By SANCHESKA DORSETT
Tribune Staff Reporter
SENIOR Assistant Commissioner of Police Stephen Dean has appealed to members of the public to “be more responsible while online” after he said a series of false murder reports and other “fake news” about serious crimes has caused the public “unnecessary panic and stress.”
In a statement, Senior ACP Dean said while social media is a helpful medium for both the community and police, the hoaxes, fake news and the dissemination of false information “not only sows panic among our communities, but also wastes the police’s time and resources.”
His comments came after a Facebook post claiming the police were “working with criminals” went viral.
In the post, which was also shared on the messaging platform WhatsApp, an unknown woman claimed she was pulled over by the police Monday for a “broken tail light” and shortly thereafter, she claimed “some men in a Honda” attempted to rob her by crashing into her car.
At the end of the post, the woman claimed the police told the would-be thieves that she was in the vehicle alone so “they could rob me.” She warned the public not to trust the Royal Bahamas Police Force.
Senior ACP Dean described the post as “false.”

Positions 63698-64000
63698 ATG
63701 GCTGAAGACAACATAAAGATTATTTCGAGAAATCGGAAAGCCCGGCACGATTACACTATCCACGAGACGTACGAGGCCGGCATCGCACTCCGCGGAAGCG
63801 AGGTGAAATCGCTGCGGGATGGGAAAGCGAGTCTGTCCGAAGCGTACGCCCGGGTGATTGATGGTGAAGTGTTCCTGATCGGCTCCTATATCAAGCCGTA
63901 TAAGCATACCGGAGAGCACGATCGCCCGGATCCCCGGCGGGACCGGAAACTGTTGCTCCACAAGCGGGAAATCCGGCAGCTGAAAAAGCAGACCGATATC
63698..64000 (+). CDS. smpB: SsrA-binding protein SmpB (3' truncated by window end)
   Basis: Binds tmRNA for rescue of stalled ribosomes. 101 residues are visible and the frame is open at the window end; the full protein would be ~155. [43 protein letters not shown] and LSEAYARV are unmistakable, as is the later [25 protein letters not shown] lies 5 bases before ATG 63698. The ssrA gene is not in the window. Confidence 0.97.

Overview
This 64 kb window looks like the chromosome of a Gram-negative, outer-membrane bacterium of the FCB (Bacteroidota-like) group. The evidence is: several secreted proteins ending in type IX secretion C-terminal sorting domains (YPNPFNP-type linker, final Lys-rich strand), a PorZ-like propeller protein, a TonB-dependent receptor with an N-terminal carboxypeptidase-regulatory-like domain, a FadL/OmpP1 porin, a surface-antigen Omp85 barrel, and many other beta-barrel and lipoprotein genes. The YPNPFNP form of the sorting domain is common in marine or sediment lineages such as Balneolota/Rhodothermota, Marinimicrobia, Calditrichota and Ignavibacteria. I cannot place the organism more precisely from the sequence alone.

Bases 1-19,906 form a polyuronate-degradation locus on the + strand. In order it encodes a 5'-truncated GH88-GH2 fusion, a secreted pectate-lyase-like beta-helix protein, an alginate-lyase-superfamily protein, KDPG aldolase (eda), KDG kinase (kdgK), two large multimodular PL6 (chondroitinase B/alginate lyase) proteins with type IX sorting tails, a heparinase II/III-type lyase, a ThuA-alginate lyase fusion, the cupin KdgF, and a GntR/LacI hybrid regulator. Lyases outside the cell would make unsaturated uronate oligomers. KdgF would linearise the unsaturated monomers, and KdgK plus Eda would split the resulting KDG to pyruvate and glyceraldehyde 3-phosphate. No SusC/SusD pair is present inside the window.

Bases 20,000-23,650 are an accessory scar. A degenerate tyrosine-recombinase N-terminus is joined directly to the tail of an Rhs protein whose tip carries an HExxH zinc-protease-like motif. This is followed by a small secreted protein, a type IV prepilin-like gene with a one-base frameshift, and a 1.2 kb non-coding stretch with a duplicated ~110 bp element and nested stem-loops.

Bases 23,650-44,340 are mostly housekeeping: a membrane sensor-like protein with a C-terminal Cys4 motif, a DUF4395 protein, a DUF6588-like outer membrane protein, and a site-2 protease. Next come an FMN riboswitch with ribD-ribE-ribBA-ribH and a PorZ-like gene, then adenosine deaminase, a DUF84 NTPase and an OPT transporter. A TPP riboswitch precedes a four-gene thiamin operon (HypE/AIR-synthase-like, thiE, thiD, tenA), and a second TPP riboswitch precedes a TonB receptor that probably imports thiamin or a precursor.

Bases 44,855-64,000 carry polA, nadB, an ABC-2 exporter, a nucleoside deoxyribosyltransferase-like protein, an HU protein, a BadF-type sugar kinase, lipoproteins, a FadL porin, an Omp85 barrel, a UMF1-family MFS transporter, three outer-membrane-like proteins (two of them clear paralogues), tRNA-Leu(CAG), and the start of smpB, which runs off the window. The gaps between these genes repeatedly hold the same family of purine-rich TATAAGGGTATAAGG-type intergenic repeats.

“In light of the growing trend of false posts on social media about murders and other serious crimes, which in some cases caused panic in our communities, the Royal Bahamas Police Force (RBPF) is appealing to members of the public to be more responsible while online,” Senior ACP Dean said.
“More recently, social media sites such as Facebook and the popular WhatsApp messenger platform were being bombarded with various stories of multiple murders and armed robberies which were unfounded. While social media is a helpful medium for both the community and the police, however, the hoaxes, fake news and the dissemination of false information which we have experienced of late not only sows panic among our communities, but also wastes the police’s time and resources.”
Senior ACP Dean urged members of the public to always seek information from the police and trusted news agencies “to avoid causing unnecessary stress to those affected or who may be affected by a crime.”